Webinar: hear directly from community leaders

“Because of our marginal status…We are rarely asked what we know, what we think, what we’d like to know, and what the solutions are when it comes to energy equity and the transition to net zero. And yet we’re impacted unequally.” – Asha Ramzan, Sydney Community Forum 

Hear directly from CALD community members who took part in the Deep Dive and shared their insights about what they’d like to see in the energy transition.  

Help shape the newsletter

We’re asking our newsletter subscribers (that’s you!) your views on our newsletter – what you want to see, what you want more of, and how to improve our current offering. Fill in our short survey to share your views.

Calling all Victorians: you’re invited

The ECA Board is coming to Melbourne and would love to meet with you and hear your views on major issues facing Victorian energy consumers. You’ll also have the chance to hear from our new Chair, Michael Schaper. We hope you’ll join us for this free, in-person networking event.   

When: 5-7pm, Wednesday 15 May  

Where: T & G Conservatory, Hazel Restaurant, 164 Flinders Lane 

Esperance: transitioning away from gas

Esperance, WA, is the first town in Australia to transition away from piped gas. Their experience can serve as a blueprint for other communities in Australia who are also thinking about making the switch. Watch our two videos to find out more.  

Electrifying Esperance: how it was done

In this video, you can hear from a range of stakeholders about what it took, from a process and community engagement perspective, to transition a whole community away from piped gas. 

Electrifying Esperance: community views

A number of community members share their views and experiences of the transition. 

From the Grants Team

Equipping a new generation of energy advocates

Through our Grants Program, we’ve supported the University of Melbourne to develop and deliver a new course, Foundations of the energy system: a consumer advocacy toolkit. This exciting new course is designed to equip current and emerging advocates to better understand and influence the energy system.  

This is a free course, running from May to October 2024. We encourage you to sign up or share the course with anyone who you think would benefit. 

7 star homes built on outdated data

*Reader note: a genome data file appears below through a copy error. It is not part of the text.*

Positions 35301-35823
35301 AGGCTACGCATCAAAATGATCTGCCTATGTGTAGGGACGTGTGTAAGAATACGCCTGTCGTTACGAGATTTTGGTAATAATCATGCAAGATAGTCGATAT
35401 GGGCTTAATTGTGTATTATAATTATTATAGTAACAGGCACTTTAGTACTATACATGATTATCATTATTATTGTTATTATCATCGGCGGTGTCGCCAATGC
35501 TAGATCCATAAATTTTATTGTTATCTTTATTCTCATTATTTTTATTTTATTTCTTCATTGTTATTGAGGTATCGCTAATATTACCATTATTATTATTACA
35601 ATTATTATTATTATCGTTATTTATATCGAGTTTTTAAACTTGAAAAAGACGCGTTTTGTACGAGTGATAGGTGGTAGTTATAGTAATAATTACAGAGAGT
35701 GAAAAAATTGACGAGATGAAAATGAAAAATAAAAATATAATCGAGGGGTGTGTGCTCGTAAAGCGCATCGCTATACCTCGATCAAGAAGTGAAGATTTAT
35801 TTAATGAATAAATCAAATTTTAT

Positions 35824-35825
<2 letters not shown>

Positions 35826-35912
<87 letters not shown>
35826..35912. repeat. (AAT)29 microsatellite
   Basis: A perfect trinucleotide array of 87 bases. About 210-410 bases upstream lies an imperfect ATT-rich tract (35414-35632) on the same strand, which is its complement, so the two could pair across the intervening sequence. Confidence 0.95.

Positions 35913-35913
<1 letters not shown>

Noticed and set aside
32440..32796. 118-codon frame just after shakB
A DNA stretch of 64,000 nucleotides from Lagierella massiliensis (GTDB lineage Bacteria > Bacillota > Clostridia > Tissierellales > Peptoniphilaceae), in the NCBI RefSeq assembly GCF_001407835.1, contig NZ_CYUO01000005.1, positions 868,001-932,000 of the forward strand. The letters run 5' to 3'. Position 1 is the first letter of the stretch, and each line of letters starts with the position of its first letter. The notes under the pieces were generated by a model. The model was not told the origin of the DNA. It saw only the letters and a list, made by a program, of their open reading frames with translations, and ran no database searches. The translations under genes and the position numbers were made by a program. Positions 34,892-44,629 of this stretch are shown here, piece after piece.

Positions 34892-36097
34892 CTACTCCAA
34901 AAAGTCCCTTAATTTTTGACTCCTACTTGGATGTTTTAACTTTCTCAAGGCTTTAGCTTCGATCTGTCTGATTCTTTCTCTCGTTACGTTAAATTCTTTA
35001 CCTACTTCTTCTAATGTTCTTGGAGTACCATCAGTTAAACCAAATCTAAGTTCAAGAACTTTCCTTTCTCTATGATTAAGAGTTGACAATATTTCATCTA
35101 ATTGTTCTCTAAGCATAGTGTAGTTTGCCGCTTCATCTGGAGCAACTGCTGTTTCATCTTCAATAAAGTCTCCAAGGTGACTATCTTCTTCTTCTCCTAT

Homes that are built to meet the current 7-star NaTHERS energy efficiency rating are using outdated climate data. This means a home that appears efficient today would no longer perform well in future, as there has been an underestimation of the cooling required to keep homes a safe temperature in summer. These findings are detailed in a new report produced by Renew and Sweltering Cities, and supported by an ECA Grant.  


Over the past month we have made submissions on several issues, including: 

  • A submission to the Australian Energy Regulator on the draft determination on the Default Market Offer prices 2024-25.
  • A submission to the Australian Energy Market Commission on flexibility in the allocation of interconnector costs.  
  • A submission to the Australian Energy Market Commission on unlocking consumer energy resources benefits through flexible trading.  

For your calendar

Don’t miss out on these upcoming events where you’ll get the chance to here from ECA representatives: 

  • On 29 April, The Victorian Council of Social Service (VCOSS) will be hosting an online forum, The Energy-Health Hardship Nexus Forum. This forum will present a new approach to tackling energy hardship, exploring the role of the health system in putting an end to energy hardship. This event has been funded as part of an ECA Grant to VCOSS.  
  • Our CEO, Brendan French, will be speaking at the Power & Utilities Leadership Summit on 7 May. Use discount code SPEAKER10.  
  • Brendan is also speaking at Australian Energy Week (11-14 June) on Ensuring the energy transition benefits consumers instead of causing suffering. Grab your ticket here and use the code ECA10.  

Comments are closed.